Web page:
"I think Gregg has a bottomless pit of ideas and things he's done in the past. He's had so many different styles of players that I think it benefits our defense, because there are so many things that he can pull up that's either new to other teams that he hasn't done in a while that he's done in the past," Gase said this week in a conference call with the Cincinnati media.
"He really has found ways to be creative in helping put Jamal in the right spots and then Jamal does a great job of executing what's called. He's the type of guy who makes the play. A lot of times you see a guy get freed up and there's a missed tackle or a guy takes a wrong angle. Jamal does a really good job of finishing plays."
What really concerns the Bengals coaches about Adams is not where he lines up, but the problems he presents when he gets to the point of his blitz. Because in the last month, when he blitzes, he gets there. They've isolated the clip where Adams threw away Giants running back Saquon Barkley as if he were a toy on that sack-strip TD.
He's not only strong enough and fast enough to defeat running backs in blitz pickup, but his technique makes it twice as difficult to defend him. One of Sunday's sub-plots is third-down running back Giovani Bernard (6-1, 205 pounds) matched up against Adams.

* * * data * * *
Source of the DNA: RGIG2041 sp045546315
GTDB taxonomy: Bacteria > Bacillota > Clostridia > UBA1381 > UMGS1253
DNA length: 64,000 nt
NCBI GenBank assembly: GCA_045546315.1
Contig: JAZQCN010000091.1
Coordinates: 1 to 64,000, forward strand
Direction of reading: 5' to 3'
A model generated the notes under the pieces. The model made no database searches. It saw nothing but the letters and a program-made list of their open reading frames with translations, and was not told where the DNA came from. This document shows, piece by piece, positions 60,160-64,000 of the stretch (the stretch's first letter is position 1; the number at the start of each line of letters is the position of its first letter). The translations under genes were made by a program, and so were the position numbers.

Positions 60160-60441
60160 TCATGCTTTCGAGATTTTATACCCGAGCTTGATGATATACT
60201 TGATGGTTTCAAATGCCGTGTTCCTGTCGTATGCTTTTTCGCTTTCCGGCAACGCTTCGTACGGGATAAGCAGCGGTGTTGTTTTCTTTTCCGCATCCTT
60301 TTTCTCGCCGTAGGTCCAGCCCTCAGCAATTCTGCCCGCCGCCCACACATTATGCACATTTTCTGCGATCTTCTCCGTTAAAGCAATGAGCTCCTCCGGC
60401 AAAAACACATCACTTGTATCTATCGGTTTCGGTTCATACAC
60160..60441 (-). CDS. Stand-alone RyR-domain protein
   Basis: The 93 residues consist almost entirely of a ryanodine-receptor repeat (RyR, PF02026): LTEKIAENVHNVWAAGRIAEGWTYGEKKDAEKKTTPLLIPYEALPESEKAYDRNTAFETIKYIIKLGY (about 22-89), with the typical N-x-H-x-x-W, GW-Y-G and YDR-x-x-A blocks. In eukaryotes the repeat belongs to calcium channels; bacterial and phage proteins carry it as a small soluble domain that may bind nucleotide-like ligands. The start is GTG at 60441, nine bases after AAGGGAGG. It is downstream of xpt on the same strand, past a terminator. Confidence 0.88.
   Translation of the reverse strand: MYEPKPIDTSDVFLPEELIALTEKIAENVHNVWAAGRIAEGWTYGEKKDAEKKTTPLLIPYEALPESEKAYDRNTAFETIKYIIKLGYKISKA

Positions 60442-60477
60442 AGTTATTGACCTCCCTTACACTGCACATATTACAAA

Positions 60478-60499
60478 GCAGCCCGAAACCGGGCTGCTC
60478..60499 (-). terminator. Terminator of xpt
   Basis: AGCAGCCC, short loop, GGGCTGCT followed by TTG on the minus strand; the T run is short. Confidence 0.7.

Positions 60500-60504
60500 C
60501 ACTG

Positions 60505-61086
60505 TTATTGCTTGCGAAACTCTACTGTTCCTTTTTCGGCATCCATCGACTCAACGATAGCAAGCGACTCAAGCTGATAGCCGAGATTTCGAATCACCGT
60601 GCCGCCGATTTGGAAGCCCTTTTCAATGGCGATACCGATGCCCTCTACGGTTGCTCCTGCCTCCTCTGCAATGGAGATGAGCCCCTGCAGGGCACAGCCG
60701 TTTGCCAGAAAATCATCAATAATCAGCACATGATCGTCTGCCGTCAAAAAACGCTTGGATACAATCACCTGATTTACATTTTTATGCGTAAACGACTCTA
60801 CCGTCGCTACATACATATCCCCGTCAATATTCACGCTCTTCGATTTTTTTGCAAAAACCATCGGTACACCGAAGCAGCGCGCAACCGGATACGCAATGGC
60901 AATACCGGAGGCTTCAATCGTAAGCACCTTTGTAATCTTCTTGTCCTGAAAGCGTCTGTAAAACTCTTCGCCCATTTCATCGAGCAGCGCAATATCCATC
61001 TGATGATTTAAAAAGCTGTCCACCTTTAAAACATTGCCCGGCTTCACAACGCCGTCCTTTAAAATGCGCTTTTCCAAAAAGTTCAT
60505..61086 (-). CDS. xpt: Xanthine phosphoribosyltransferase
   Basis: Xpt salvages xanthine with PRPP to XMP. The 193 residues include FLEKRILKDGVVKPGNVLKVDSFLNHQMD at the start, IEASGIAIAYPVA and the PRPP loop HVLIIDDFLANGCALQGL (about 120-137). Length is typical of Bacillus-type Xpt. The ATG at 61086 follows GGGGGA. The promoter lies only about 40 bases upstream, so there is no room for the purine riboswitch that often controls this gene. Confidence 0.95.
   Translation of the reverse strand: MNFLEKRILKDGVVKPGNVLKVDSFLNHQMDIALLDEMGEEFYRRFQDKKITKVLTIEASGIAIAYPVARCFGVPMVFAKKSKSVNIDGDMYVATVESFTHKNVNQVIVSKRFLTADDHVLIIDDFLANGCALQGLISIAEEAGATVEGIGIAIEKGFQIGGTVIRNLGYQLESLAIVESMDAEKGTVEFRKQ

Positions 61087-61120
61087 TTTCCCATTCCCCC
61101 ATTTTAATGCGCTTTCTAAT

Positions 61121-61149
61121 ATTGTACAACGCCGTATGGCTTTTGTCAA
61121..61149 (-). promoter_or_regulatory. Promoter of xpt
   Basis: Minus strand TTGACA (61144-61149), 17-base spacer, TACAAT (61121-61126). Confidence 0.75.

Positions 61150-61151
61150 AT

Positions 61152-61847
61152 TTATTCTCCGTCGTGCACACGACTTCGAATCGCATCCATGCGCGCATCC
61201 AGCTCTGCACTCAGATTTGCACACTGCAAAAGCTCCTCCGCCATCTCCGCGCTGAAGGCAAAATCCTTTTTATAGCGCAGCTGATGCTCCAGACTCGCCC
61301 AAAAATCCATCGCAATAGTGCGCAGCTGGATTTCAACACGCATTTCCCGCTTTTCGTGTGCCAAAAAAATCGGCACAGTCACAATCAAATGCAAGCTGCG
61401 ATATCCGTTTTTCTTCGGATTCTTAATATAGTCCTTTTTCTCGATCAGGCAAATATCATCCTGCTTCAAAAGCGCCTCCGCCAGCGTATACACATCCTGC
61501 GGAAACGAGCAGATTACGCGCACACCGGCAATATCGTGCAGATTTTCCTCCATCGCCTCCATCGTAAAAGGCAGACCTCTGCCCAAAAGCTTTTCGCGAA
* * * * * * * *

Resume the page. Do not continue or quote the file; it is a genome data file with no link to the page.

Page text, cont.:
"He's a physical blitzer. He's a fast blitzer. He plays fast," says Bengals offensive coordinator Brian Callahan. "He's a matchup problem really for any receiver or running back that's trying to block him, in the run game or the pass game. You do your best to try to keep those guys out of there and every now and again they've got to swell up. He's a good player. He's really good.
"Gio does a lot of things well and blitz pick up might be near the top ... one of the things he does very well is pass protection. He'll go strike guys. He's small in stature but not in play strength and technique. He's really good in the protection game. That will be a good matchup to see. I'm sure they'll meet each other a few times as it goes along."
Callahan also knows that Dalton and Williams have different deals at their fingertips. This isn't the 2017 Browns defense and this certainly isn't Dalton's 2015 offense. But in 2015 Finley was still at Boise State.
"He's played against Gregg a number of times. He recognizes things that maybe Ryan is seeing for the first time and wouldn't recognize in the same manner," Callahan says. "Ryan did a really good job recognizing that stuff. He didn't have a lot of problems seeing the field. He might have had one or two that were difficult looks that he got confused on. But for the most part, he sees the field well, too. I don't see Andy having a whole lot of difficulty seeing things. It's going to be a challenge either way, whoever will be out there against Gregg."
Adams and his defense are hot. Dalton's teammates know they can expect some cool from their side.
"When he's in the huddle there's just a veteran presence about him," says tight end C.J. Uzomah. "He knows and understands defenses really, really well."
Or as wide receiver Alex Erickson says, "He's seen every look in the book."
Like a safety coming from anywhere at any time.